1. 21
  1.  

  2. 20

    Category 5 is cheaper, but can only support speeds of 100 Mbps. Category 6 is slightly more expensive but you will need it to get full gigabit speeds.

    This isn’t entirely correct: cat5 is only rated for 100Mbps, but cat5e will do 1Gbps just fine and is significantly cheaper than cat6a and more flexible.

    This is a pretty good read on the differences between cat5e/cat6.

    1. 7

      While YMMV, I agree here and offer my experience. My house was built and wired in 1998 just before the change over from cat 5 to cat 5e. I did an addition in 2003 with cat 5e. I run gigabit on a mix of both of those cable types with no problem. I figure that there are two reasons for this. First, as the wikipedia article says, most cat 5 cable actually meets cat 5e specifications even though it wasn’t tested that way. Second, with regard to bandwidth, drop length matters at least as much as the cable you use. My longest drop might be 35 meters. My average drop is probably just under 10 meters. At those lengths, it was a good bet to replace my 100Mb/s switches with Gigabit swtiches and cross my fingers/keep the receipts.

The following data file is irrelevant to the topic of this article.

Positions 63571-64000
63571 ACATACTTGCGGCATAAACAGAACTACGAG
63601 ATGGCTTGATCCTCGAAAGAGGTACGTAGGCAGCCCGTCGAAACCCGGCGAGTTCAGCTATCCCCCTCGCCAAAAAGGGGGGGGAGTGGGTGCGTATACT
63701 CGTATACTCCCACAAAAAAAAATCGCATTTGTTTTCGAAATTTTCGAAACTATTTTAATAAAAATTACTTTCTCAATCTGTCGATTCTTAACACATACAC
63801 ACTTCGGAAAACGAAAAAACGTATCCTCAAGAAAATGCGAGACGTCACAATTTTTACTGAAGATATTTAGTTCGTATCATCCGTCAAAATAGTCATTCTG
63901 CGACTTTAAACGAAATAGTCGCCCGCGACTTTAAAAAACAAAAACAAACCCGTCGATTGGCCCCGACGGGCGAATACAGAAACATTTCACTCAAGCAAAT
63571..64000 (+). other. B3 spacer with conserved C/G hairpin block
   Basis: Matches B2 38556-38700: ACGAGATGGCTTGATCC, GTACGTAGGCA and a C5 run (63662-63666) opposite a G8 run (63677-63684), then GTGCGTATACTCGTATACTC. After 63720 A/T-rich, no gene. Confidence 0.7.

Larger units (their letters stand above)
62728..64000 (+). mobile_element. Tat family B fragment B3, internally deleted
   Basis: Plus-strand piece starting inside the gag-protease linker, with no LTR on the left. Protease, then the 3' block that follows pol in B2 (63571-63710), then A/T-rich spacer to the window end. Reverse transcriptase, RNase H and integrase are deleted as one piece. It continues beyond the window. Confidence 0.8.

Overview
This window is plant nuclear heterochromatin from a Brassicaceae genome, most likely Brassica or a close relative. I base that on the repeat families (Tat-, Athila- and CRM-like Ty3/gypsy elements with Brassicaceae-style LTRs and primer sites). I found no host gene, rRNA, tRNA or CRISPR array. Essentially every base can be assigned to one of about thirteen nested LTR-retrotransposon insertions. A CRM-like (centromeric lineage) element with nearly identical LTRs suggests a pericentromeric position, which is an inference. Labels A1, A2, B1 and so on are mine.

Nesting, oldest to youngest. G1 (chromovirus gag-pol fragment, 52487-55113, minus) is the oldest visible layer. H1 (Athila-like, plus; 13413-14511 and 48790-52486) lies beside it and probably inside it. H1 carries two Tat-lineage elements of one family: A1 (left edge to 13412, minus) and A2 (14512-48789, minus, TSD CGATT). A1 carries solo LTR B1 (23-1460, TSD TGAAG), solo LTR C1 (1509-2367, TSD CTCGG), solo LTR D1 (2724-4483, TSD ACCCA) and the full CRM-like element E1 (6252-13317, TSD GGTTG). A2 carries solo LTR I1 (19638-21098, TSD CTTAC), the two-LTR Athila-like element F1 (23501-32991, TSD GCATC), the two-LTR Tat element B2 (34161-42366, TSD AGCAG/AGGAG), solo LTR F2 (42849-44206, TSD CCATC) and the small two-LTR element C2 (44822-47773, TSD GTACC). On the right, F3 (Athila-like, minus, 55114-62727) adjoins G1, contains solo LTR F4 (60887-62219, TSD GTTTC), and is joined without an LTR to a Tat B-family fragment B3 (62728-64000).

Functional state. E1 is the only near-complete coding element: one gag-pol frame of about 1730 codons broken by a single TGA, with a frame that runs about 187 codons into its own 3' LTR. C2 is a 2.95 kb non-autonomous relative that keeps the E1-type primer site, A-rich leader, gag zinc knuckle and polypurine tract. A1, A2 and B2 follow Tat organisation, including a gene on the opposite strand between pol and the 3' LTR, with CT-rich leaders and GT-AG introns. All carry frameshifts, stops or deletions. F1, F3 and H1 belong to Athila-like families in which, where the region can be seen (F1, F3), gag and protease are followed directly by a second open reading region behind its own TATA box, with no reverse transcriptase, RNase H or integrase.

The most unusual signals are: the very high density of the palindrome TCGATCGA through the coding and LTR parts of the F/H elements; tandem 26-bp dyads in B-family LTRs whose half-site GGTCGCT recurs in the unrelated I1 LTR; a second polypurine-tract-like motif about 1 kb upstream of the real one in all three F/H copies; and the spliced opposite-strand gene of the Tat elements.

1. 5

        My house was built in the early 90s, probably just after they switched from installing 4-wire copper phone cables to installing Category 3 cables instead. However, these Category 3 cables still support gigabit speeds without issue (I use it every day with our symmetric 300 Mbps Internet connection), despite being stapled to the struts.

        I’m not saying all Cat 3 will do this, just that some cables do indeed meet higher specifications, per above.

        1. 3

          My desktop currently speaks 10GbaseT to my main switch via ~20ft of cat5 (not e). And the other end is a 10GbaseT SFP+ adapter which only claims 30 meters over cat6, vs the 10GbaseT standard 100 meters.

        2. 2

          However if you plan to use Type3/4 PoE devices, the thicker wire gauges found in Cat6/6a/7 are recommended.

        3. 9

          If you have carpet and you’re willing to pull it up and lay it again (not too hard), you can inexpensively run cable under that by cutting into the underlay. We ran ethernet to most rooms in the house for about £30 worth of stuff (£20 for 100 meters of Cat5e, £10 for a crimping tool and rj45 plugs) and a day’s worth of our inexpert labour.